Credit: Ralf Vetterle from Pixabay

It was a big announcement: shovels hitting the ground on Alberta’s biggest-ever electricity generator, the Cascade combined-cycle natural gas electricity-generation plant in late August. Nine hundred megawatts. $1.5 billion. And partly financed by the Ontario pension plan OPTrust, which just two years ago called for urgent government action on the climate crisis. Now, 90,000 Ontario pensioners, which includes the Ontario Teachers’ Pension Plan Board and multiple healthcare organizations, are investing in what is sure to be another fossil-fuel stranded asset in a few short decades. How did this happen? Are Ontarians even aware of this? Are they aware of the climate and financial risks of this investment?

In 2015, the Alberta government announced a phase-out of coal, eliminating coal-powered electricity generation by 2029. This means a lot of energy generation coming off in the next decade, which needs to be rapidly replaced. Over the last few years, surprisingly, utilities have outpaced the regulations in announcing the early retirements of old coal plants and the conversion of many newer plants to natural gas. Recognizing the risk of utilities engaging in a “dash to gas,” Rachel Notley’s NDP government instituted a 30% renewable energy requirement by 2030.

Why worry about a shift to natural gas? The concerns are twofold. First, even though its combustion produces about 50% fewer greenhouse gases (GHGs) than coal, it still produces GHGs. The push for net-zero emissions is happening at all levels of the economy. The Government of Canada has announced that Canada’s entire economy will be net-zero by 2050. In the U.S., Joe Biden’s platform has called for a net-zero electricity sector by 2035 – a mere 15 years away. The projected lifespan of a gas plant is at least 35 years, putting the forecasted closure of the Cascade project in 2058 – incompatible with a climate-transitioning world.

But CO2 is not the only GHG that results from building a gas plant. Natural gas has one main ingredient: methane, which also happens to be a potent GHG. And methane leaks: from the wellhead, from pipelines, from storage facilities. Everywhere. So if the leakage rate is more than 3% of the total methane produced, a gas plant is just as bad for the climate as a coal plant. Alberta has a major methane leakage problem, and recent studies suggest it is grossly underestimated.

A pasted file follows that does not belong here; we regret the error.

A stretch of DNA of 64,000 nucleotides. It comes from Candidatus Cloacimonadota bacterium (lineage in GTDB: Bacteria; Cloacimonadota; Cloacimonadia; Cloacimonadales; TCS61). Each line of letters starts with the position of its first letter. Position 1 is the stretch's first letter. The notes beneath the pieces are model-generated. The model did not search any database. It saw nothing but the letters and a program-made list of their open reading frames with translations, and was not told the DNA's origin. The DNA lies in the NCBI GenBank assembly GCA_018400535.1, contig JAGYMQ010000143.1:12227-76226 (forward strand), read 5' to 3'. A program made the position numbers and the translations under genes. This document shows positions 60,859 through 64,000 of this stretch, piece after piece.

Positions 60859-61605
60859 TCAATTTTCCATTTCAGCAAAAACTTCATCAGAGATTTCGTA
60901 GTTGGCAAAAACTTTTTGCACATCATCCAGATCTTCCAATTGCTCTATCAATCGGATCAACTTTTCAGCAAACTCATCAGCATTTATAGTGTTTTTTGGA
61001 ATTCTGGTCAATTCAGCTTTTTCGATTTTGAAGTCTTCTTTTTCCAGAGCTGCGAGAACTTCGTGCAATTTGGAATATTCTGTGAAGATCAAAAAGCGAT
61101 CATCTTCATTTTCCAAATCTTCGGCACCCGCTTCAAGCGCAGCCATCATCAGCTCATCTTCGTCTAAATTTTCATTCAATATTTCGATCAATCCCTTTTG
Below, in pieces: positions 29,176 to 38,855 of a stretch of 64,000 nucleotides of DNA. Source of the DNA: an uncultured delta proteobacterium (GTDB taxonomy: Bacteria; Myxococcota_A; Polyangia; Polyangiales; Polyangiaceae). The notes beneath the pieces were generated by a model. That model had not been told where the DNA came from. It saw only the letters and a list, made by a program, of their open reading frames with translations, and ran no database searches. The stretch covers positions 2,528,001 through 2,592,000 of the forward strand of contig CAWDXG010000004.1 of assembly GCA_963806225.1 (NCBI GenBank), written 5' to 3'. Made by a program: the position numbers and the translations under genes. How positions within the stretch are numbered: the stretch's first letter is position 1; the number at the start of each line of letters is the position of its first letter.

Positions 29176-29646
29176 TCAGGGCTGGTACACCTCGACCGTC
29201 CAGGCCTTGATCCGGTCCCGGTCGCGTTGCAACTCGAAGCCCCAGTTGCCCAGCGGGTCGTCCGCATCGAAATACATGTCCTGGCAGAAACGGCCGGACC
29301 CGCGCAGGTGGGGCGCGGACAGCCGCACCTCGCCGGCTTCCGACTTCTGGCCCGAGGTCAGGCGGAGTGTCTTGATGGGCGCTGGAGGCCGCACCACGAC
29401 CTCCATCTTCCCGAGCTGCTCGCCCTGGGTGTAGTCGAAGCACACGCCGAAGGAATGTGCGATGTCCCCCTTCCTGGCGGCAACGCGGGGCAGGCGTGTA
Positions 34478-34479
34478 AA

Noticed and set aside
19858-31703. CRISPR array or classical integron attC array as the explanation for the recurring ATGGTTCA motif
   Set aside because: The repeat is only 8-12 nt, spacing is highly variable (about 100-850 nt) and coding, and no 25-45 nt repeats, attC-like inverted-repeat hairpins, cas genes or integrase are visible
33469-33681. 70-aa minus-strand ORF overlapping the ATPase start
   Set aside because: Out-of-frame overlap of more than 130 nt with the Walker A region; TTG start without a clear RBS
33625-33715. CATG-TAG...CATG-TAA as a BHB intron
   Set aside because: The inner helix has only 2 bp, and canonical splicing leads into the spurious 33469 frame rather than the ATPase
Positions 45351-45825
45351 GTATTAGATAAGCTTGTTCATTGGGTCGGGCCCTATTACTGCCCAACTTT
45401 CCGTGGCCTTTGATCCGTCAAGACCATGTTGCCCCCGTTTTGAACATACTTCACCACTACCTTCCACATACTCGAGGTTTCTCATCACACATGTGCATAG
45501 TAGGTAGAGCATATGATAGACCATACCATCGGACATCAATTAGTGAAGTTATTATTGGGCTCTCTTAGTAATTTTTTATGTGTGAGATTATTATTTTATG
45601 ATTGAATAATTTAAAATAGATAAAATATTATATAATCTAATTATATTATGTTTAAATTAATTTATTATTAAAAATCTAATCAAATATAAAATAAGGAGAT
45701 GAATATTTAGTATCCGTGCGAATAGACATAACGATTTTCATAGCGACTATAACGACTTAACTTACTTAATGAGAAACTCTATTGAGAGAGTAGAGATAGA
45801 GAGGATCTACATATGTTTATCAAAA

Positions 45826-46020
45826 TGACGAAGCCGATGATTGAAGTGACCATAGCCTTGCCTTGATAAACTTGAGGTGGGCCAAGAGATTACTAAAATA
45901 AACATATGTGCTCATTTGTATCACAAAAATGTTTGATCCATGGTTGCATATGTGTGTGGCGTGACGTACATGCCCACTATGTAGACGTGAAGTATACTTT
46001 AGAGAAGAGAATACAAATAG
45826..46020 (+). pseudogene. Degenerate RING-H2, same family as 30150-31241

Second, as major GHG emitters, gas plants are subject to a carbon price. At the moment, this expense is zero, since the price is offset by the exact amount of GHGs produced by an efficient gas plant (a full carbon-price exemption for natural gas plants, in effect). Federally, over the next 10 years, this offset drops to zero, so the Cascade plant will likely be exposed to the full impact of a very high carbon price. This makes such an investment risky, at best.

Investors, and in particular pension funds, around the world are increasingly wary of this type of investment. This isn’t just a bad bet for the future; it’s been a horrific bet in the past. A recent study compared returns on fossil fuels versus renewables over the last five years. And surprise! Renewable energy paid back handsomely compared to fossil fuels, and was less volatile. As investors wake to the reality of the carbon transition, this difference will be only more apparent. Mark Carney, former head of the Bank of Canada and the Bank of England, has stated that pension funds that ignore these investment realities risk ending up with portfolios full of worthless assets. And he’s pretty smart.

So not investing in fossil fuels is not only the moral thing to do, it is also the financially wise thing to do.

The people at OPTrust have begun to recognize this. They’ve created multiple reports, with pretty graphs and rosy statements about supporting the Paris Agreement. But this statement rings out: “Emission reduction targets are not today’s objective.” Like many other organizations, they are unwilling to walk the talk.

Ontarian pensioners deserve better, and they should demand it. They deserve investments they can be proud of, that support their growing grandchildren, and that support a survivable planet.

Joe Vipond is an emergency physician in Calgary and the president of the Canadian Association of Physicians for the Environment.

Adam Scott is director of Shift Action for Pension Wealth and Planet Health – an initiative working to protect pensions and the climate by bringing together beneficiaries and their pension funds to engage on the climate crisis. 

Sarah Sloan is a family physician in Ottawa Ontario and a member of MD Moms for a Healthy Recovery.

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